[Spoiler alert: This post contains significant plot points from both films.]
The final installment in the X-Men series, Logan, is far and away the bleakest, and, in many ways, most realistic to come out of that franchise. In this latest video from Lessons from the Screenplay, Michael Tucker argues that, on a story level, Logan uses many of the same archetypes and storytelling principles as does another film, Children of Men.
While some have pointed out the similarities between the two films before, Tucker particularly notes the parallel tale-telling of two disillusioned heroes. See his essay below and read on for our take on three useful storytelling devices the films use in telling their bleak, but ultimately hopeful, stories.
1. The "Lie in the Normal World"
At the beginning of both films, the main characters are trapped inside self-defeating lies about themselves, as well as about the way the world works. Quoting from KM Weiland's book on creating arcs, "the normal world dramatizes the lie the character believes. It empowers the character in that way, giving him no reason to look beyond it."
In Children of Men, the prospect of no more new life has plunged the world into chaos, and the film's hero, Theo, drifts through his days, apathetic and drinking his way around a highly militarized world, full of suffering. In one of the first scenes, while a crowd of people in a cafe are glued to a TV, mourning the death of the world's youngest person, Theo, hungover and disgusted by what he can only see as phony sentimentality, walks out just before the explosion of a bomb. In this moment, his apathy has, literally, saved his life, and the external world has only confirmed his views.
In Logan, the title character's normal world consists of caring for Charles Xavier, who is ill, while realizing that helping Xavier is costing him his own health. As Tucker puts it, "Logan believes that caring about family will only lead to pain," and as in Children of Men the story world empowers this lie even further. Both protagonists stay away from involvement with others, and in Logan, just as in Children of Men, extinction plays a large part of this isolation, as there has not been a mutant born for 25 years (while in Children, the youngest person had been 18.) In both films, though, "the protagonist's normal world gives them no reason to ever challenge their lie."
"The protagonist's normal world gives them no reason to ever challenge their lie."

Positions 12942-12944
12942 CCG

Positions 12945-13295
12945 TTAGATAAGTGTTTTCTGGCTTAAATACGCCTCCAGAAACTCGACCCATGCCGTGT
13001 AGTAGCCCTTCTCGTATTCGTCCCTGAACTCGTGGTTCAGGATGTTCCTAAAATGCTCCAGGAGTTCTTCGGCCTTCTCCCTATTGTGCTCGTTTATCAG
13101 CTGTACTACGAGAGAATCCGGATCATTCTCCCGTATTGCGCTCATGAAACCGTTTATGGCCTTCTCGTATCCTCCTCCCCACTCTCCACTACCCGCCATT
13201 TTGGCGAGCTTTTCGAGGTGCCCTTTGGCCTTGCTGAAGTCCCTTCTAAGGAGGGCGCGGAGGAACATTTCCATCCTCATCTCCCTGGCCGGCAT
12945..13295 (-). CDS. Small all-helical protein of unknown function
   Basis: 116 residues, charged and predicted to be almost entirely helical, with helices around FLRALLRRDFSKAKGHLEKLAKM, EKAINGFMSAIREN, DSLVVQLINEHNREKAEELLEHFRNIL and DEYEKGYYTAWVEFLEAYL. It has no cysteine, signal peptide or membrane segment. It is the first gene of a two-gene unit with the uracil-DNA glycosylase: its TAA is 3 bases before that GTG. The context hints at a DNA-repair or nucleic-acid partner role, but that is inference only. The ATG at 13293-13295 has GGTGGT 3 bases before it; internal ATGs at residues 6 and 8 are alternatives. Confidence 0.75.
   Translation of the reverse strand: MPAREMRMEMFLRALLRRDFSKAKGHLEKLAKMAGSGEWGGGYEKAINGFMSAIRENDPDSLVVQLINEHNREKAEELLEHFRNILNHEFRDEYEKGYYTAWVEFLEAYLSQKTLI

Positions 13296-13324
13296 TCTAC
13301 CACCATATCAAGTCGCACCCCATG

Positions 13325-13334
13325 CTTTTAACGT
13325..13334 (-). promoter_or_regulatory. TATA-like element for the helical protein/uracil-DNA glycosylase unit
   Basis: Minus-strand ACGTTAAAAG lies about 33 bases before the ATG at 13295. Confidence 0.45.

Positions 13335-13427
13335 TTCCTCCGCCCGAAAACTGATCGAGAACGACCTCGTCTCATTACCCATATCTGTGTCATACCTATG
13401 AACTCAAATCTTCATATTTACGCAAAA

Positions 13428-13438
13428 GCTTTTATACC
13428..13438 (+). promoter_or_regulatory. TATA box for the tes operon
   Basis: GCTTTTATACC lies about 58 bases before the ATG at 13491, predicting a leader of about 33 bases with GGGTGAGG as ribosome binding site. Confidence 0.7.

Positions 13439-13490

2. A Dangerous Mission
An inciting incident is the thing that sets the story in motion; it begins the process by which the lies the character believes will be dismantled. At this point in the story, though, both characters are firmly entrenched inside their solitary worlds, and so it's pointless to appeal to their better natures. In both films, the protagonists agree to undertake dangerous missions across long distances, though because taking such a dangerous journey for selfless reasons would go against the lie they've built up for themselves (that, in a world with no future, it is pointless to care about other people), the only thing that can convince them to take the journey is money, at which point they both reluctantly agree.
3. Into the Future
In both films, the journeys of the protagonists have led them to places where, though they are still operating out of cynical self-interest, they are no longer comfortably ensconced inside of their own worlds, or their fictions about how the world works. Then, something happens to jolt them out of their apathy, and into an understanding that what they believed before might not be so true, after all.
In Children of Men, it's the moment when Theo realizes that Kee, the refugee the girl who he's escorting is actually experiencing the first new pregnancy in 18 years. And in Logan, it's the moment when Logan comes to see that not only is Laura a mutant, but that she is also his daughter.
Both of these revelations raise the stakes for the heroes immeasurably and set them on a path where their old ways of looking at the world will be rendered moot by this new reality that they've stepped into, however unwittingly. By the end of each film, both Theo and Logan, by coming to believe in the possibility of a future, will be immeasurably changed by the journeys they take, journeys which will propel them from a stagnant, solitary world, into one in which their actions will change both the world around them, and themselves.
Source: Lessons from the Screenplay